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6 Responses to ““Is It Right?” vs “Is It Good?””

  1. Mike Farley Says:

    Yes, yes yes! My goodness, that needs saying, and repeating (looping? D.C. non fine?).

    I wonder if the way so many of us started in the 60s and early 70s, playing music when we were supposed to be studying Fine Art, etc., rather than in academies, led to so many Good Beginnings in those days?

  2. Mikael Suomela Says:

    Yes, the notion that music studied only via other people’s compositions via standard music notation has led many a player to believe that there is some sort of level you have to first qualify for before you can play anything of your own.

    This sort of thinking can be traced back to craft guilds where you had to be accepted by a master. Pop music has had it’s own share of self-nominated masters such as record companies etc.

    The thing of course is that by composing your own the forms of music are learned and felt much more rapidly than by any other means. “Learning by doing” – is THE statement here. John Dewey had this one correct back in the 1930’s. Composing, producing your own material and critical comparison is essential for rapid music learning. There is also the notion that composition/improvising develops ear fastly provided that honest feedback is given to the person about time-feel and note-selection. There is no right or wrong in those situations – only “functionality of playing” which of course is in many ways a subjective opinion and should be seen as such by the people giving feedback and those who receive it.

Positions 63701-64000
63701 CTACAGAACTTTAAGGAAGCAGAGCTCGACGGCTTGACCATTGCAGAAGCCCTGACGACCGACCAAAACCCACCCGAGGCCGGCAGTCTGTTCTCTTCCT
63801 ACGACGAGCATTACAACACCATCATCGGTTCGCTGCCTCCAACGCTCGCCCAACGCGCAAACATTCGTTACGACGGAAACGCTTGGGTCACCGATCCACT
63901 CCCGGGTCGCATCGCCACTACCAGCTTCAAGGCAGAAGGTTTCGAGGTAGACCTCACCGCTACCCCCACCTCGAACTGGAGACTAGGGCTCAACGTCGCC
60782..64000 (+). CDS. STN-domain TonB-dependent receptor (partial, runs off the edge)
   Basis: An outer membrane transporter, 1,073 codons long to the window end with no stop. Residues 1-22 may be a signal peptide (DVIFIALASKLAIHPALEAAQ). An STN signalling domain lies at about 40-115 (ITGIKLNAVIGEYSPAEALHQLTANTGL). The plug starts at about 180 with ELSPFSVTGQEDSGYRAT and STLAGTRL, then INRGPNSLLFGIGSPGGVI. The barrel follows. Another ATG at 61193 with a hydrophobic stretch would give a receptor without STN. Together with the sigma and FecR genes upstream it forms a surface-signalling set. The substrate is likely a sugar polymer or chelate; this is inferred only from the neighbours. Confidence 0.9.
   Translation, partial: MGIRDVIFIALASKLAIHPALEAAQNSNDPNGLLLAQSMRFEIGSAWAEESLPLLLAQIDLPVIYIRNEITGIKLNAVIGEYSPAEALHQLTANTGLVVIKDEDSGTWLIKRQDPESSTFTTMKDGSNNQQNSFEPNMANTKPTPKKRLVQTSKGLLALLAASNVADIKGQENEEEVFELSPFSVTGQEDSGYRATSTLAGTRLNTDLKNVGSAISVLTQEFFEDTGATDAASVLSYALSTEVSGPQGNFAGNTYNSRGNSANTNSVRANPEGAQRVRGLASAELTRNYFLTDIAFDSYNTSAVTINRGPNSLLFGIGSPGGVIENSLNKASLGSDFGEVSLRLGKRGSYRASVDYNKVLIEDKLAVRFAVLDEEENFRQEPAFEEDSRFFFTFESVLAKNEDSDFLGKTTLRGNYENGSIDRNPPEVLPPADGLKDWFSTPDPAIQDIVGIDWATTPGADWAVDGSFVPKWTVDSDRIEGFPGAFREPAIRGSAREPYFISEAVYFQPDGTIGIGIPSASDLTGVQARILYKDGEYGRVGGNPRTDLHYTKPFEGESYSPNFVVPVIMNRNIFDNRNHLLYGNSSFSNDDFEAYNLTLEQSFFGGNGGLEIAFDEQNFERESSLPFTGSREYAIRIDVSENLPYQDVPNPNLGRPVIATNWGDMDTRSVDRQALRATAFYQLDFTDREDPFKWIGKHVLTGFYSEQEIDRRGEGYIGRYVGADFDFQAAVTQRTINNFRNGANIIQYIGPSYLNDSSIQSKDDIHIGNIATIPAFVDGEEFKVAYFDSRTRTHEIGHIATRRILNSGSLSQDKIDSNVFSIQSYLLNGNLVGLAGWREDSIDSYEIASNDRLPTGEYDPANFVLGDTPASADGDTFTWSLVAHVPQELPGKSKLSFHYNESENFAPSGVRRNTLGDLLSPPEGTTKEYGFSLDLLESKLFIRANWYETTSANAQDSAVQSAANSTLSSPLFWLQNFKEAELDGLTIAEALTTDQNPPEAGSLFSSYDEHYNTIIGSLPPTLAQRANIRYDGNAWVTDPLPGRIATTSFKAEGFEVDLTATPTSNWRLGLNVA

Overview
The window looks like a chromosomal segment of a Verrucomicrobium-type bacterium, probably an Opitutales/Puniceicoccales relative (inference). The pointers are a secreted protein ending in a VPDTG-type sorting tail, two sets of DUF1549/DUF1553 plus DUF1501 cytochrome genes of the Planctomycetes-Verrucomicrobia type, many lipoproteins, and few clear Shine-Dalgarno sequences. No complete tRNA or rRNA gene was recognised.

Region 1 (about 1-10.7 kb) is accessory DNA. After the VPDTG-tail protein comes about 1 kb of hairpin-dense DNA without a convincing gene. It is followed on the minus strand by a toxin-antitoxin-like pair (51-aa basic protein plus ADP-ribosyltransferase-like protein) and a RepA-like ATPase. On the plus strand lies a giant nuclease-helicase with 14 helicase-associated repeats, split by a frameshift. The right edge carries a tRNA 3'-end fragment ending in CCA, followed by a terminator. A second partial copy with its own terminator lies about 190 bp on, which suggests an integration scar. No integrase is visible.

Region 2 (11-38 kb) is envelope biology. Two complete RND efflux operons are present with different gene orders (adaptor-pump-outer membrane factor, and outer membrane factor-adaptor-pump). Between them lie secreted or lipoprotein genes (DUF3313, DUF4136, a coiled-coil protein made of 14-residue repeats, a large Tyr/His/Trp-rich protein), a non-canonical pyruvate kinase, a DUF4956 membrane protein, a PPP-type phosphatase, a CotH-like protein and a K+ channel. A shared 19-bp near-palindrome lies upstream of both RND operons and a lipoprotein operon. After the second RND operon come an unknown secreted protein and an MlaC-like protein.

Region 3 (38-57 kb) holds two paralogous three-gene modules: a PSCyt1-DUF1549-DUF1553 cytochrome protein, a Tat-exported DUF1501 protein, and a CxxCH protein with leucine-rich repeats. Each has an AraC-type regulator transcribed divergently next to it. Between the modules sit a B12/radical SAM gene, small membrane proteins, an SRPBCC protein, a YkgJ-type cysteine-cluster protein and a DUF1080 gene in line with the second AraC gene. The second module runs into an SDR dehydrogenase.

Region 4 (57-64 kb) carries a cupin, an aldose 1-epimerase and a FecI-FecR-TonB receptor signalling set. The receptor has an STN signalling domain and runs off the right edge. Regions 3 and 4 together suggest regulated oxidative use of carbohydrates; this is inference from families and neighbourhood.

3. John Goldsby Says:

    Nice thoughts, Steve, especially: “Rather than seeing writing and improvising music as two strands in the thread of musical development . . . .”

    I always teach my students that improvisation is just spontaneous composing. I do want to guide them in the right directions, so they do not spend a lot of time re-discovering common knowledge. But, I like to have them use their ears to decide if what is coming out of their fingers is really what they are “wanting to hear.” Once they trust their ears, then the fingers just have to follow.

  4. Patrick Smith Says:

    Right on Steve!

    Most of my compositions began as an improv and the strands continue to feed one another. Feed music actually. Took a long time to believe that my efforts where worthy but that is another subject.

  5. Zach Parkes Says:

    Fantastic post, Steve, and a very salient point about the “good vs. right” debate. Growing up through the good ol’ CA “Public School/Classical Music” system, all I remember ever hearing feedback about was the ‘accuracy’ of my performances, rather than their ‘value’, and I think this was one of the main factors that’s made the Orff Method so appealing to me. [Incidentally, do you apply any of his techniques? The ‘mindset’ you seem to be coming from seems right in line with the “internal expression” aspects of Orff music, wonderin if your methods do too? :)]

  6. The traps. « Ten Northern Music Says:

    […] Lawson, bassist and music thinker.  The first one was about the now famous Susan Boyle.  The second one describes the relationship between playing music “right” vs playing it well.  Both of […]